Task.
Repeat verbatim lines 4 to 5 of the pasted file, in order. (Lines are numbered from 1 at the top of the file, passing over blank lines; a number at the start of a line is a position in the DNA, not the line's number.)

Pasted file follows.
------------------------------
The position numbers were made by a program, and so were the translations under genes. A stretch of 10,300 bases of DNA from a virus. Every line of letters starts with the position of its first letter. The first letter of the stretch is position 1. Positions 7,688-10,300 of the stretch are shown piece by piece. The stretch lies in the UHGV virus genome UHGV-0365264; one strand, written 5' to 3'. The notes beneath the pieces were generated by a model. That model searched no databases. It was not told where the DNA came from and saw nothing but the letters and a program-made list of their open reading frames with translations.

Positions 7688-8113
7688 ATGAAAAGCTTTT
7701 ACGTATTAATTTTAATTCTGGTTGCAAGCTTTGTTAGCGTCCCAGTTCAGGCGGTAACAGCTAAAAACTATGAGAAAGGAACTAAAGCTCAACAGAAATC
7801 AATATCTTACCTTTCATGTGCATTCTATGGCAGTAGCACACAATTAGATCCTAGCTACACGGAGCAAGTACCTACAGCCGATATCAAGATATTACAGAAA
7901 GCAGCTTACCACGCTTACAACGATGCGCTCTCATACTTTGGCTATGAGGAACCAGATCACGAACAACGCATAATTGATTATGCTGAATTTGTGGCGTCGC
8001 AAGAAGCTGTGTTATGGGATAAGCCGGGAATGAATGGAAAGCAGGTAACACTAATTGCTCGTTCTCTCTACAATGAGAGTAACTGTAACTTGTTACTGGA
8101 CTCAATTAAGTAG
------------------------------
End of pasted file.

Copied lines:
7701 ACGTATTAATTTTAATTCTGGTTGCAAGCTTTGTTAGCGTCCCAGTTCAGGCGGTAACAGCTAAAAACTATGAGAAAGGAACTAAAGCTCAACAGAAATC
7801 AATATCTTACCTTTCATGTGCATTCTATGGCAGTAGCACACAATTAGATCCTAGCTACACGGAGCAAGTACCTACAGCCGATATCAAGATATTACAGAAA